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OSU Extension

College of Food, Agricultural, and Environmental Sciences

August 1, 2018 - 4:30pm -- Anonymous

Now is the time of year to make plans for stockpiling forage.  This year’s weather pattern made it difficult to put up good quality first cutting dry hay.  There is a lot of overly mature low quality hay.  This hay is not going to meet the nutrient needs of late lactation and early lactation livestock.   Some of this hay may not meet mid-gestation needs, especially if there are environmental conditions that increase an animal’s nutrient requirements.  Consider feeding poor quality hay in the late summer through fall period when most of our spring calving and lambing cows and ewes have low nutrient needs.  Another benefit of feeding hay at this time is that pastures can be allowed to stockpile growth for late fall and winter grazing.  Stockpiling allows the grass plant to build up necessary storage carbohydrates and root reserves while growing forage for later grazing.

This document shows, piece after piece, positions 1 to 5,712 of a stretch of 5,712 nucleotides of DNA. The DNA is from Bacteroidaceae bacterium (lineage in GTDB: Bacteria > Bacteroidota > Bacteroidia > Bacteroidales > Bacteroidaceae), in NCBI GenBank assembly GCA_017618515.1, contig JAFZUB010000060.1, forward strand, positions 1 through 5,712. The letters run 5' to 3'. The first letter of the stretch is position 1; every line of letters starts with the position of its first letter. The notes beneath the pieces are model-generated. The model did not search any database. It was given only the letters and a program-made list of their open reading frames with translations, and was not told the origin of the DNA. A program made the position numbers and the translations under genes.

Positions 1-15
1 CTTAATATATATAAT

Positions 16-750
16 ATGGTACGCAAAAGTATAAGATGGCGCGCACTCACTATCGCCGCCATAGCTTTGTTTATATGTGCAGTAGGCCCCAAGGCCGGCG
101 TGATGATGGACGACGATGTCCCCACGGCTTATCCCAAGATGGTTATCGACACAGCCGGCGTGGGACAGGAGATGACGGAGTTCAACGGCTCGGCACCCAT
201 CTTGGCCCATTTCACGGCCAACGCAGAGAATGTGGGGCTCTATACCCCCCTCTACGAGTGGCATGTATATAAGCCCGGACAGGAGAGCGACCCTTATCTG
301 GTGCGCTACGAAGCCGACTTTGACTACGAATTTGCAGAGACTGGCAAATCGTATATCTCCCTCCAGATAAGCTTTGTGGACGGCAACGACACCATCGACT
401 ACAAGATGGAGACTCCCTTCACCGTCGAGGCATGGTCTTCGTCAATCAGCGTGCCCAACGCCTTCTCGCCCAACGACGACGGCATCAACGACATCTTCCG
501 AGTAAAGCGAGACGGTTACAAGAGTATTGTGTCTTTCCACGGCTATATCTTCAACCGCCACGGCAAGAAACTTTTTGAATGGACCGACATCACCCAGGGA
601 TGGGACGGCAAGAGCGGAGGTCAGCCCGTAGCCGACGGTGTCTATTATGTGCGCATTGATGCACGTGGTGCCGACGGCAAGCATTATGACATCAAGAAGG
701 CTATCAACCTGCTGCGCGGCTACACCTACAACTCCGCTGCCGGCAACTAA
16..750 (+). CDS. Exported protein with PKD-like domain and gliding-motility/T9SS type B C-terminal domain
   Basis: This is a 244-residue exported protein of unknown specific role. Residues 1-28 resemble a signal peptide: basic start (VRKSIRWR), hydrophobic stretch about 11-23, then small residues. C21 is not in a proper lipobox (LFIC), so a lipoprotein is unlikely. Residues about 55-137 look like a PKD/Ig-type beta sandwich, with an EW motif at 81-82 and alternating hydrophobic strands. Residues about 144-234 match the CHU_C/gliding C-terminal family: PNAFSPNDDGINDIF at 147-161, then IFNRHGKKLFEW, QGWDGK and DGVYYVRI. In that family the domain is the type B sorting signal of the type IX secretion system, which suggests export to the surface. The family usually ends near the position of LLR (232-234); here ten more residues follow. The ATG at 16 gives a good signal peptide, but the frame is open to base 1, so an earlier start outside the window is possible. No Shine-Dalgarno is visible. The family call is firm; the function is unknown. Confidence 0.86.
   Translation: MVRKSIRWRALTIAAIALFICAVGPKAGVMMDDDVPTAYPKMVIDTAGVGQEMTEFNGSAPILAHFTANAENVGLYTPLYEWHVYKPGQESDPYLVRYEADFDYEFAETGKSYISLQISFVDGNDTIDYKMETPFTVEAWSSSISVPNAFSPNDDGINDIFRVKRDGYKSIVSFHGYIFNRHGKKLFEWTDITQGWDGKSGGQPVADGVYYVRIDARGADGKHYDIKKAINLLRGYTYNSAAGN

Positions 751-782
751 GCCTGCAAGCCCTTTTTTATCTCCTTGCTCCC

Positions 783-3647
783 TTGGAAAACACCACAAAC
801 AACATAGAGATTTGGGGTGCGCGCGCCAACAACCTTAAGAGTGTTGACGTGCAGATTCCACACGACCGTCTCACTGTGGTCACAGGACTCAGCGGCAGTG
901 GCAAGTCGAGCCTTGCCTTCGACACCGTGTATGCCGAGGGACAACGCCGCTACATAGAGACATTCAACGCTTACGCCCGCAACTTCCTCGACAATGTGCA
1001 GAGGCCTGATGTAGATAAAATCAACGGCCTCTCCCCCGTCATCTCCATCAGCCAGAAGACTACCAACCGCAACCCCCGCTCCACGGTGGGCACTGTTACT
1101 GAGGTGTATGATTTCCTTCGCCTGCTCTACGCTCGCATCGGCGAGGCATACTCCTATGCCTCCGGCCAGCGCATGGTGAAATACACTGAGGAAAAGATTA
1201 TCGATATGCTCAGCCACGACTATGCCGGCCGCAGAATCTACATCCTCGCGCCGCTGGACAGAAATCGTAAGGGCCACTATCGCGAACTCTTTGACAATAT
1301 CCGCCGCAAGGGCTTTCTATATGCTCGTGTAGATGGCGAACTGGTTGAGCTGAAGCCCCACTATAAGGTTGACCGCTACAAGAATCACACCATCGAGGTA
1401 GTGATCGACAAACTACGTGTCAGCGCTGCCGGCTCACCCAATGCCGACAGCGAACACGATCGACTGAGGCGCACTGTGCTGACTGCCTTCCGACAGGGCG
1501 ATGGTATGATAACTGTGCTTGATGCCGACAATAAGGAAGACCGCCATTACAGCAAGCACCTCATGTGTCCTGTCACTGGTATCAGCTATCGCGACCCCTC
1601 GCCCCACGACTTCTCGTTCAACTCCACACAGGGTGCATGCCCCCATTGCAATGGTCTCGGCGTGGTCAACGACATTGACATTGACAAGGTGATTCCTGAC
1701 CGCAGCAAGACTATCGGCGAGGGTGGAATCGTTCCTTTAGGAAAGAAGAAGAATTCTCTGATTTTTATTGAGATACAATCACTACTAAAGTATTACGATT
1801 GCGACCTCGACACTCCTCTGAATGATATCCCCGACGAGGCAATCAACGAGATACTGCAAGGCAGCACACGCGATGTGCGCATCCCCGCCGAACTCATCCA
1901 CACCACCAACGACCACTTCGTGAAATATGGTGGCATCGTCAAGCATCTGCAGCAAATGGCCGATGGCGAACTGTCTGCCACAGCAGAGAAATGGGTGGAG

Graze stockpiled growth after soil temperatures have dropped below 40 degrees F. Depending upon when stockpiling begins, and if supplemental nitrogen is added, stockpiled forage quality often meets or exceeds late gestation nutrient requirements.  Tall fescue is the cool season grass species best suited to stockpiling because quality will actually hold up through late winter and even into early spring.  Orchardgrass can also be stockpiled but is best used in the late fall through early winter period.  Typically, if the goal is to maximize forage quantity, stockpiling should begin around August 1.  Lower dry matter accumulation, but higher forage quality is obtained when stockpiling begins in the mid to late August period.  Adding 50 pounds of actual nitrogen per acre will increase both the quantity of forage as well as improve the crude protein content of the forage.

For more information about stockpiling forage, contact the Wayne County Extension office at 330-264-8722.